Another potential concern about the research objectives identified by Chapelle is related to the apparent absence of a comprehensive theoretical analysis of the process of L2 development. For instance, Chapelle states that "what was not very well understood years ago. . .is the importance of learners' attention to form periodically [italics added] while they are working toward a communicative task goal" (p. 27). She further argues that CALL activities can focus learners' attention on form through the use of hypertext links or error signals and claims that "the effectiveness of these features needs to be investigated empirically" (p. 28). The analysis of a loosely defined interplay between a focus on form and a focus on meaning, however, may be insufficient for the development of a systematic research agenda. Notice that it is not clear in the above-mentioned analysis how the principle of "periodic attention to form" could be implemented (i.e., lack of specification of theoretical constructs). In this respect, previous studies have explicitly identified various ways of addressing the interplay of attention to form and attention to meaning from a variety of clearly articulated theoretical approaches such as comprehension-based activities (Ellis, 1993), task-based instruction (Foster & Skehan, 1996), structure-based communicative tasks (Loschky & Bley-Vroman, 1993), input processing (VanPatten & Cadierno, 1993), incidental attention to form (Long, 1991), and so forth. The analysis of the relative importance of the above-mentioned theoretical and empirical studies needs to be fully addressed in order to outline the goals of a research agenda for the analysis of attention to form and attention to meaning in CALL studies.

Another major concern relates to Chapelle's analysis of the psycholinguistic process that underlies second language acquisition. For instance, Chapelle states, "interactional modifications initiated by the learner on input from the computer should yield similar psycholinguistic effects [italics added] as those in oral face-to-face linguistic exchanges in which they were first investigated" (p. 27). Such an assumption, however, cannot be taken for granted, as there is little research that shows that human-computer and human-human interaction "yield similar psycholinguistic effects." In fact, previous research such as that on human versus machine feedback points in the opposite direction (Bloom, 1984; and Anderson, 1990: 455-9 for a general overview). As a consequence, the appropriate distinction between computer-human and human-human interaction should be further analyzed. Another unwarranted assumption is related to the analysis of non-linguistic communication in CALL activities as opposed to face-to-face communication: "Unlike L2 classroom tasks many CALL tasks are intended to rely on forms of communication other than the target language (e.g., icons and mouse clicks) to accomplish the target goal" (p. 24). Face-to-face interaction, however, may be considered to be equally if not more constrained than electronic communication by non-linguistic forms of interaction (e.g., Clark & Brennan, 1991; Salaberry, 1996, in press). In essence, some a-priori assumptions would be better regarded as research objectives to be thoroughly investigated as part of the proposed research agenda for the year 2000 and beyond.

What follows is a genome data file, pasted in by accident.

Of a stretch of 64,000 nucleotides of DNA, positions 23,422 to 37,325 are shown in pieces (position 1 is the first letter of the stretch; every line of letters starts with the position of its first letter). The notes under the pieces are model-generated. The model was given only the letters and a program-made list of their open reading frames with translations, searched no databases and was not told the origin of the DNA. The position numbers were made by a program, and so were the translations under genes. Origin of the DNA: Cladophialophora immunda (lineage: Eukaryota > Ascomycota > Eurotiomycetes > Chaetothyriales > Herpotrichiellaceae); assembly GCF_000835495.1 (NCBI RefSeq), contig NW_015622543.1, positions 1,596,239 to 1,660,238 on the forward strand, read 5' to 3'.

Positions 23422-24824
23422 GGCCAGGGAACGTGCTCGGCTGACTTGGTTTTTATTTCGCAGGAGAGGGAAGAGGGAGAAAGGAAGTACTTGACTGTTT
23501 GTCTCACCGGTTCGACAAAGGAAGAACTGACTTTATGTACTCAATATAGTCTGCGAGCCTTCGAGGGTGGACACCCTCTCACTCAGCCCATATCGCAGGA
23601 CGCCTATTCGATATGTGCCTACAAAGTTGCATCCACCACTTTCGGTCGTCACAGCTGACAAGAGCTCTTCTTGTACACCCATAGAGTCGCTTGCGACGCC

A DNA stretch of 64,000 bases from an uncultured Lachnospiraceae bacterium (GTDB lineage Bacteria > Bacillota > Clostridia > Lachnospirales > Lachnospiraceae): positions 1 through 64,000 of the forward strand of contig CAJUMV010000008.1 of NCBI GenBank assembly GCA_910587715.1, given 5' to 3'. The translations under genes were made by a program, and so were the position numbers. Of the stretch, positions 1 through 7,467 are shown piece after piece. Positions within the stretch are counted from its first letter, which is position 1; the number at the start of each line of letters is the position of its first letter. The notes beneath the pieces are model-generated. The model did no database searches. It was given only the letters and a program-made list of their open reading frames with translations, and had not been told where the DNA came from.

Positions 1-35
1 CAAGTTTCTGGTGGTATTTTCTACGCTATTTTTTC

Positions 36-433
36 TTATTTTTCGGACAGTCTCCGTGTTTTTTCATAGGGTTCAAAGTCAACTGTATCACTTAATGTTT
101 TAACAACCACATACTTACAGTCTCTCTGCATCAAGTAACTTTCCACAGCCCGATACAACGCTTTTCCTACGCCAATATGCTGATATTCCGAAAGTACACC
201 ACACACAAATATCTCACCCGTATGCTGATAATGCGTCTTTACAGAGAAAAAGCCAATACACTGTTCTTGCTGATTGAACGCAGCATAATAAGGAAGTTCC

Finally, as a corollary to the previous argument, it appears that the role of CMC should be regarded as one of the important domains of research to be addressed in future studies. Chapelle's strong argument for the role of learner-centered instruction leads her to conclude, "the pedagogical goal of CALL activities is for learners to improve their ability in the target language through participating in linguistic interactions" (p. 23). Chapelle's proposal, however, pays attention mostly to CALL activities representative of machine-human interaction as opposed to human-human interaction implemented in CMC activities (see also Chapelle, 1998). In fact, the example about the Portuguese class (the most representative of a CMC-based activity) was not comprehensively analyzed to show how features inherent to CMC environments may provide a strong foundation for future studies in CALL. In this respect, some recent theoretical studies (e.g., Warschauer, 1997) as well as empirical ones (e.g., Beauvois, 1992; Kern, 1995) appear to be highly relevant for the purpose of outlining a future research agenda for CALL-based studies and should be considered in further detail.


In effect, the development of a valid research proposal for CALL should be attentive to important principled distinctions incorporated into various theoretical frameworks. For instance, the conceptualization of CALL systems as tools or tutors (e.g., Higgins, 1988; Levy, 1997), or alternatively, as open or closed systems (Crook, 1994; Wegerif & Scrimshaw, 1997), provides a principled foundation for the design, use and assessment of CALL software. Such contrasts are relevant for the development of a research agenda for CALL because, as Levy argues, "evaluation studies to date have shown a tendency to view CALL materials as tutorial in nature" (p. 203). In contrast, when computers are conceptualized as tools, the focus is on "how well the tool helps the user accomplish the task, not how well the computer can teach" (p. 204). In this regard, the analysis of computer mediated communication, including the analysis of learners' use of technical components that render CMC possible, deserves to be at the forefront of future research agendas.


I am thankful to the three anonymous reviewers from Language Learning and Technology for their comments and suggestions on an earlier version of this paper.


Rafael Salaberry (Ph.D., Cornell University) is an Assistant Professor in Spanish Applied Linguistics at Pennsylvania State University. He has published on topics related to second language acquisition and teaching in several refereed journals such as Applied Linguistics, CALICO, Canadian Modern Language Review and Modern Language Journal.